Meeting should be in public

The Advertiser-Tribune did not receive advance notice of a pre-arranged meeting Thursday between public officials – including all three members of the Seneca County Board of Commissioners. But then, according to County Prosecutor Derek DeVine, it

wasn’t a public meeting.

We disagree.

The meeting was in Tiffin Mayor Aaron Montz’s office and included U.S. Rep. Jim Jordan, commissioners Holly Stacy, Jeff Wagner and Fred Zoeller, and Fostoria Mayor Eric Keckler.

“The number one topic on our plate for discussion is economic development and how we can translate our recent momentum into further development and more jobs for Tiffin and Seneca County,” Montz stated on his Facebook page.

That sounds like a great idea. But the meeting should have been open to the public. Here’s why:

According to “Ohio Sunshine Laws 2012: An Open Government Resource Manual” by Ohio Attorney General Mike DeWine and Auditor of State Dave Yost, “In evaluating whether particular gatherings of public officials constituted meetings, several courts of appeals have opined that the Open Meetings Act is intended to apply to situations where there has been actual formal action taken; to wit, formal deliberation concerning the public business.

“Under this analysis, those courts have determined that gatherings strictly of an investigative and information-seeking nature that do not involve actual discussion or deliberation of public business are not meetings for purposes of the Ohio Open Meetings Act.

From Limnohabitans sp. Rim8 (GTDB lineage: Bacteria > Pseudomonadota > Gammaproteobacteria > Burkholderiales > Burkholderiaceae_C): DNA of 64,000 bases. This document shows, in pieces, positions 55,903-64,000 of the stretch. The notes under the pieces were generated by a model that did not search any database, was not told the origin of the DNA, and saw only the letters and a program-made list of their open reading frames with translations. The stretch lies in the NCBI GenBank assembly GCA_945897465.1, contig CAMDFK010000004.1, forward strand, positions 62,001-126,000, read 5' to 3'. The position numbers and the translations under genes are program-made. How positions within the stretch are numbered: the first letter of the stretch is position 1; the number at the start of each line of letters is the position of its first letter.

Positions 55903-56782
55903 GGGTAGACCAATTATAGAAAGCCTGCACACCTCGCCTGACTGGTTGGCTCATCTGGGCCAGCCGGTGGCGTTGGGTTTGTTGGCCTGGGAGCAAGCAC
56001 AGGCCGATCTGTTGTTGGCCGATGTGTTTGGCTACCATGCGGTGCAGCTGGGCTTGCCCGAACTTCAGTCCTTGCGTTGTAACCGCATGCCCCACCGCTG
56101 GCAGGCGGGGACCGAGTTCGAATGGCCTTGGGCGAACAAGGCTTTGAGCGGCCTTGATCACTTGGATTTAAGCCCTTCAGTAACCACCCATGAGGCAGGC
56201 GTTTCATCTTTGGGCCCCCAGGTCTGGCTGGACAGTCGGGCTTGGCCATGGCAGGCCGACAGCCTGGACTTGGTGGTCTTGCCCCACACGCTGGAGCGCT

“More importantly, the Ohio Supreme Court has not ruled as to whether investigative and informational gatherings are or are not meetings.”

The manual continues:

“Not all of Ohio’s courts of appeals draw a distinction between discussions or deliberation that must take place in public meetings, and other exchanges between a majority of members at a prearranged gathering that do not constitute meetings subject to the Open Meetings Act.”

Sounds within bounds, right? And it might have been – had it involved a business owner, utility representative or someone else from the private sector.

But the manual adds that those courts that do recognize such non-meeting gatherings have found the Open Meetings Act does not apply to question-and-answer sessions “between board members and others who were not public officials, unless a majority of the board members also entertain a discussion of public business with one another.”

The key here isn’t whether commission members may have discussed public business. The crucial point is the meeting was with another public official.

Economic development is a laudable goal. But unless closed-door meetings are necessary – and allowed – by law, such proceedings should be open to the public, and the public should be notified as required by law.